Public astronauts typically complete multiple missions in space over their careers — 65% have two or more flights compared to only 9% of private space travelers. Retired NASA astronaut Frederick “CJ” Sturckow remains the only person to have visited space eight times.
From the early days of the space race, sending humans to space has always been a key priority. The International Space Station (ISS) has maintained a continuous human presence in orbit for more than 20 years, and microgravity research on space stations has provided valuable insight for future long-term human missions in space.
Operators deployed ~421 spacecraft with a mass of 200 kg or less, 18% of all deployed spacecraft in 2022. SpaceX’s Starlink satellites comprised over half the spacecraft mass deployed in 2022. The company’s Starlink deployments added up to 518,523 kg, nearly double the 257,140 kg it deployed in 2021. The largest spacecraft deployed during 2022 was Lockheed Martin’s Orion space capsule (25,848 kg), deployed during NASA’s first Artemis/Space Launch System launch.
The list of launch vehicles set for maiden flights in 2023 may sound familiar. It’s mostly the same group of launch vehicles initially slated to fly in 2022.
The German Ministry of Defense allocates funds for space activities.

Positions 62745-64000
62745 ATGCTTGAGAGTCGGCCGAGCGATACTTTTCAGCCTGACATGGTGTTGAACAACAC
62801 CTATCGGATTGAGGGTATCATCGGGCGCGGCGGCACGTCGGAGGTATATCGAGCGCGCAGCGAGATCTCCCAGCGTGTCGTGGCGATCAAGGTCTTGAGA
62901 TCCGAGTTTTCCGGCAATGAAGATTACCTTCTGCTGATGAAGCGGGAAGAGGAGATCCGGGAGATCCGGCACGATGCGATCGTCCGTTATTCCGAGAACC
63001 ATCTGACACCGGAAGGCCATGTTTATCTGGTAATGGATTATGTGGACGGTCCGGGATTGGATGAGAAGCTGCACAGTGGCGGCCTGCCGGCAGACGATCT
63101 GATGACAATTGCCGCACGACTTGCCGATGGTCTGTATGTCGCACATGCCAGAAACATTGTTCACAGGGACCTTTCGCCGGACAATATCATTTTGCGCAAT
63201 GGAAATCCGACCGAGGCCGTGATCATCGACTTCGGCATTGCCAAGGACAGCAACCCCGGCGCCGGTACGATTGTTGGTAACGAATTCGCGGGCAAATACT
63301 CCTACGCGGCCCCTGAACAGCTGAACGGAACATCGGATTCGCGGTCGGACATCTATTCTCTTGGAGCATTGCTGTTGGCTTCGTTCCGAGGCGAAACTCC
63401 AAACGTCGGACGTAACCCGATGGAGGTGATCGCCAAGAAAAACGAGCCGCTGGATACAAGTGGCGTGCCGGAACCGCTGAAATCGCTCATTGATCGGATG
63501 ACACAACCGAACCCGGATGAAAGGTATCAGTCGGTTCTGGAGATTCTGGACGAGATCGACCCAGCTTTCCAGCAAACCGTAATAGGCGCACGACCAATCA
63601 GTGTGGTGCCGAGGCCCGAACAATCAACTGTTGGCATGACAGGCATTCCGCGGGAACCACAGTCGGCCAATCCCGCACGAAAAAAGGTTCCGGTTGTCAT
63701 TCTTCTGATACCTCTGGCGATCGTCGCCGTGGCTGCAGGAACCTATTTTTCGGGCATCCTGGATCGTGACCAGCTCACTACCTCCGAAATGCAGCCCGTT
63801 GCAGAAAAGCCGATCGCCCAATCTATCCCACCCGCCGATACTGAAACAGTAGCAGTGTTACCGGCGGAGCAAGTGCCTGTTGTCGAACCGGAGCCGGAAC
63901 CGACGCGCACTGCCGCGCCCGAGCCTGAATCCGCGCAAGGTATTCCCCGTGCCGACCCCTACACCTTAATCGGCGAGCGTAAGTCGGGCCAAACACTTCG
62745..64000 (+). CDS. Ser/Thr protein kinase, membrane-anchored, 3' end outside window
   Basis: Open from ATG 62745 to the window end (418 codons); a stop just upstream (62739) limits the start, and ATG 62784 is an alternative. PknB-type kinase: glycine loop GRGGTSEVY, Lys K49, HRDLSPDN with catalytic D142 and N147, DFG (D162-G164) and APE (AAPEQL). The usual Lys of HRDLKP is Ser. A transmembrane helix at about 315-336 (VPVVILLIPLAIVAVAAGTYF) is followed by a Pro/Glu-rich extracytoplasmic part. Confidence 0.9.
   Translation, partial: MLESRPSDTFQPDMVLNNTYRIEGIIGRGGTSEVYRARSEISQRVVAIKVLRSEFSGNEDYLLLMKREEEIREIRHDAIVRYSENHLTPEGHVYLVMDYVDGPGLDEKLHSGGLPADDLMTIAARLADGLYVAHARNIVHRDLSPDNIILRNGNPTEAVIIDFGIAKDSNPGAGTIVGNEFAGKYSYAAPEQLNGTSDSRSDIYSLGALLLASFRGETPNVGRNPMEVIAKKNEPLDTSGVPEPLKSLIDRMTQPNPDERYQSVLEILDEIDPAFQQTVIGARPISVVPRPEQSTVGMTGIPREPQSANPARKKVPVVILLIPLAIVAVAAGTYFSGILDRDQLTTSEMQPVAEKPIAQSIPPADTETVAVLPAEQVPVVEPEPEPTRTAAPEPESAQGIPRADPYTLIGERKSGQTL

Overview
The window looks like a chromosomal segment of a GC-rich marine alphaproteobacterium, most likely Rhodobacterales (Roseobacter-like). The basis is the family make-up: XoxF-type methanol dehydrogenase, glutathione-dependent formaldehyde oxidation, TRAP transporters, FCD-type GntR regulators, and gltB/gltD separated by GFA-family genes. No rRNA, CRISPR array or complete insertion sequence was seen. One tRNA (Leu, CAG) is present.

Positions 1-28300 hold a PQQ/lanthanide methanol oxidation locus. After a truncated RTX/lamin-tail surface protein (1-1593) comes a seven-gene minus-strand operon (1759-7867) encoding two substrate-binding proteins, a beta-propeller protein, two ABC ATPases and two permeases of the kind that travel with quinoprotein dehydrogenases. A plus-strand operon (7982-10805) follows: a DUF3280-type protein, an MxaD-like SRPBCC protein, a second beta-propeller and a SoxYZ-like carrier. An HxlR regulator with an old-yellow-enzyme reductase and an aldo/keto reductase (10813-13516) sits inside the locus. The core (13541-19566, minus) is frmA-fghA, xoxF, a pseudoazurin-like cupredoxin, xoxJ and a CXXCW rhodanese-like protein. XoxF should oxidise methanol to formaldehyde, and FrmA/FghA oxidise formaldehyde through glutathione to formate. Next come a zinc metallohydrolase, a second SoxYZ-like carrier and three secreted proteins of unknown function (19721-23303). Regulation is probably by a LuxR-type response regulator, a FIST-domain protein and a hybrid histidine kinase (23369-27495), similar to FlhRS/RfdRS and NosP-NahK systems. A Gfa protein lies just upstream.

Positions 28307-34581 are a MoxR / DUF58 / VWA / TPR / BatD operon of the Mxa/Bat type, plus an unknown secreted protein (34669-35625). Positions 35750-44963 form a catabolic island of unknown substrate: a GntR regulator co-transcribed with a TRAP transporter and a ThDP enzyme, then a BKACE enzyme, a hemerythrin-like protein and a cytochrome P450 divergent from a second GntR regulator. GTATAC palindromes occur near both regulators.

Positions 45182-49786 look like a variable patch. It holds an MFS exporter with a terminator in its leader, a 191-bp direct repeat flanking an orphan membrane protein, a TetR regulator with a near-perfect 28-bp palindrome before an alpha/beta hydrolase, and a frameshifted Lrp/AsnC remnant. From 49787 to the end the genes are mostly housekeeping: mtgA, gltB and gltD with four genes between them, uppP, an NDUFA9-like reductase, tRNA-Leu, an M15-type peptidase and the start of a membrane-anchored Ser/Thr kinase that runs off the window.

European space employment was 53,051 in 2021, an increase of 5.4% from the total of 50,317 from 2020. This estimate is based on analysis by Eurospace, the trade association of the European Space Industry. The analysis focuses on the space manufacturing industry; space services companies such as Ariane- space, SES, Eutelsat, and Inmarsat which also employ thousands of individuals, are not included.
The space industry relies on skilled individuals from a wide variety of fields to enable the cutting-edge developments taking place in this sector. While many countries do not regularly produce metrics on the size of their workforce, these data are available for several major space actors, including the United States, Europe, Japan, and India.
A flurry of military and intelligence satellite launches by rival powers this month came as the United States and two dozen partner nations wrapped up the largest global space defense wargame in history.
Russia launched what some leaders have described as a spy satellite for Iran and its own on-orbit snooping satellite Cosmos-2558, which is circling Earth in an orbit conspicuously close to a recently launched U.S. National Reconnaissance Office satellite, a Netherlands researcher confirmed.
The S-Network Space Index℠ tracks a global portfolio of publicly traded companies that are active in space-related businesses such as . . .
Total government space spending in 2021 reached $107 billion, a 19% increase from 2020, based on Space Foundation analysis. Space Foundation examined government space spending of 46 nations, including 14 nations new to the analysis this year.